mercury deposition. Nitrogen loading as a water quality problem has been addressed for several estuaries (for example, Long Island Sound and Tampa Bay) in the program but only to assess inputs from specific major stationary sources of concern.

The best examples of the integration of atmospheric deposition measurements with coastal effects can be found at specific sites where the research community and government agencies are actively engaged in understanding these problems. These efforts are usually multidisciplinary and involve cooperative efforts between university researchers and state or federal scientists to look holistically at a system plagued by problems, such as coastal eutrophication, associated with atmospheric deposition. For example, Neuse River estuary modeling and monitoring program involves researchers from several North Carolina universities as well as cooperation from the North Carolina Department of Environment and Natural Resources and Weyerhauser Corporation. This program has quantified not only the fluxes of atmospherically deposited nitrogen to the system (Whitall and Paerl 2001) but also the ecological effects of nitrogen loading from the atmosphere and from other sources (Peierls and Paerl 1997; Paerl et al. 1998). Similar efforts have been made for the Chesapeake Bay (Russell et al. 1998; CBADS 2001), including the development and application of the Chesapeake Bay eutrophication model (Cerco 2000).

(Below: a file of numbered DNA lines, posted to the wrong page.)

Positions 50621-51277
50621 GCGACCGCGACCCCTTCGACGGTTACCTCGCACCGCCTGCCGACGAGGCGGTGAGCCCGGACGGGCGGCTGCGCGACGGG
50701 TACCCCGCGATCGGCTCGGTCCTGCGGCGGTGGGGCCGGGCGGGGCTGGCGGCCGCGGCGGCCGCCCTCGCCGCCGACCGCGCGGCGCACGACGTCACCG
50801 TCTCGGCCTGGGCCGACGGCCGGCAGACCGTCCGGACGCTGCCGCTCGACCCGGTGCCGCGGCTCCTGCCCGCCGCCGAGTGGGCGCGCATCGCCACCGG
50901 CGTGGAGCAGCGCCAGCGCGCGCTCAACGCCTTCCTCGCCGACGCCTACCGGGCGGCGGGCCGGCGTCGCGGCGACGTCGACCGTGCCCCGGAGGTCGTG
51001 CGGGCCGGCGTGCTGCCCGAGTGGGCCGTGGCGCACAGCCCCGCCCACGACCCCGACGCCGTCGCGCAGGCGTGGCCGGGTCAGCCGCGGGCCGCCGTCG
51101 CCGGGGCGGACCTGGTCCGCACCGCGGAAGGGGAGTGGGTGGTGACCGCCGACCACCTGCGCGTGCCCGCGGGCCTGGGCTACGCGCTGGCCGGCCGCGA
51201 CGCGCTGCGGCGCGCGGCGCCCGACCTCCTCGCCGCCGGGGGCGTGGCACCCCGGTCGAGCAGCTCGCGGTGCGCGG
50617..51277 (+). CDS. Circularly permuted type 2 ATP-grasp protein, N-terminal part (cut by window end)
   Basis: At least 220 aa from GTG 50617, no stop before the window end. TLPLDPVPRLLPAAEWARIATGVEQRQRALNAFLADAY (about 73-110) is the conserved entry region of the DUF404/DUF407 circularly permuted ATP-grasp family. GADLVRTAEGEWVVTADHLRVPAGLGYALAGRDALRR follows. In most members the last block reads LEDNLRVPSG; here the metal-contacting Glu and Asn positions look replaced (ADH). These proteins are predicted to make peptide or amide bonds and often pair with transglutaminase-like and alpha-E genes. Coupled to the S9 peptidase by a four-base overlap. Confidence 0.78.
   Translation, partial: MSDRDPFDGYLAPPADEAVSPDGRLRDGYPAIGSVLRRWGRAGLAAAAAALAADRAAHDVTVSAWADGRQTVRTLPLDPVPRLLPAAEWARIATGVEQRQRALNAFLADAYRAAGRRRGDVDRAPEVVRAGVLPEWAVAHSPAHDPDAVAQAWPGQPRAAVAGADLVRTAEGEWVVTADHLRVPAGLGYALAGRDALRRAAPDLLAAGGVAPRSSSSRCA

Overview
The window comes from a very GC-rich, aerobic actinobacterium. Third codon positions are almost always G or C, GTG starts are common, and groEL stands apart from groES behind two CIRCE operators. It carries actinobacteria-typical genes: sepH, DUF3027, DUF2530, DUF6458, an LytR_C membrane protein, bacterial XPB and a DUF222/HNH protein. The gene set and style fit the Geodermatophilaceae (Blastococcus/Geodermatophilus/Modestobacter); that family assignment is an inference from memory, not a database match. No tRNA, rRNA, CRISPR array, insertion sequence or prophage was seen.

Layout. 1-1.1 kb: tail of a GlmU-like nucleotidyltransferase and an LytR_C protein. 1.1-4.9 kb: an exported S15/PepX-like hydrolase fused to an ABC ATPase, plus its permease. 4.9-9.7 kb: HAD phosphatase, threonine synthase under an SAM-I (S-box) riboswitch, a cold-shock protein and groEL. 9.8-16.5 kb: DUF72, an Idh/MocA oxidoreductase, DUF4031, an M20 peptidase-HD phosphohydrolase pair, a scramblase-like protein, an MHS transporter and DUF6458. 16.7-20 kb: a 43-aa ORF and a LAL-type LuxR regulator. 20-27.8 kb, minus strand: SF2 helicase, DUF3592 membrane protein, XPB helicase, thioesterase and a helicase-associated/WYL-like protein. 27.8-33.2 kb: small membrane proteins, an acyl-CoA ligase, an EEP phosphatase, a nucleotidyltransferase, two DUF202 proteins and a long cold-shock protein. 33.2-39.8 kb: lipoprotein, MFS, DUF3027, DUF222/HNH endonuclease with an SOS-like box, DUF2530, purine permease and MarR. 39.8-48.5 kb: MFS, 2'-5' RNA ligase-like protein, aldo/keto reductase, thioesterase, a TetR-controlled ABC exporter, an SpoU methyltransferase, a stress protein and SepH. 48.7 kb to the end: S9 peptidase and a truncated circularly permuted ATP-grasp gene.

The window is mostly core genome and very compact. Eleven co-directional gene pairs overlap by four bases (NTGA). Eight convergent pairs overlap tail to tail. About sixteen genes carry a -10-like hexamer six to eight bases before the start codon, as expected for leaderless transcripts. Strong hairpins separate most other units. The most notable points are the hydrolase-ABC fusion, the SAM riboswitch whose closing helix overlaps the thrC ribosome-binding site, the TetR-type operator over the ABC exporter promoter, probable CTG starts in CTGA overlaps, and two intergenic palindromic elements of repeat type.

Because of their direct economic import, the effects of air pollutants on agricultural crops are of particular concern. Probably the most comprehensive assessment of the agricultural losses incurred from exposure to air pollutants was conducted in the 1980s as part of the U.S. National Crop Loss Assessment Network (NCLAN) (Heck et al. 1988; Preston and Tingey 1988). NCLAN goals were (1) to conduct experiments using chambers with tops open to the atmosphere (see Figure 2-12 in Chapter 2) to relate doses of O3 to yields of economically important crops in several major areas in the United States; (2) to estimate actual crop losses over the United States by combining the O3-dose-to-crop-yield information with the data on crop acreage and pollutant levels in each county; (3) to assess dollar losses each year from these pollutant effects; and (4) to create models that relate yields to level of pollutant, water stress, stage of crop development, and temperature, using the results to determine the NAAQS based on injury thresholds.

There are three noteworthy aspects of the NCLAN study: (1) the data from this study are over two decades old and still represent the most comprehensive information on O3 effects on crops and are widely used to assess crop losses in the United States from air pollution; (2) the study found that crop yields are depressed substantially when O3 concentrations reach about

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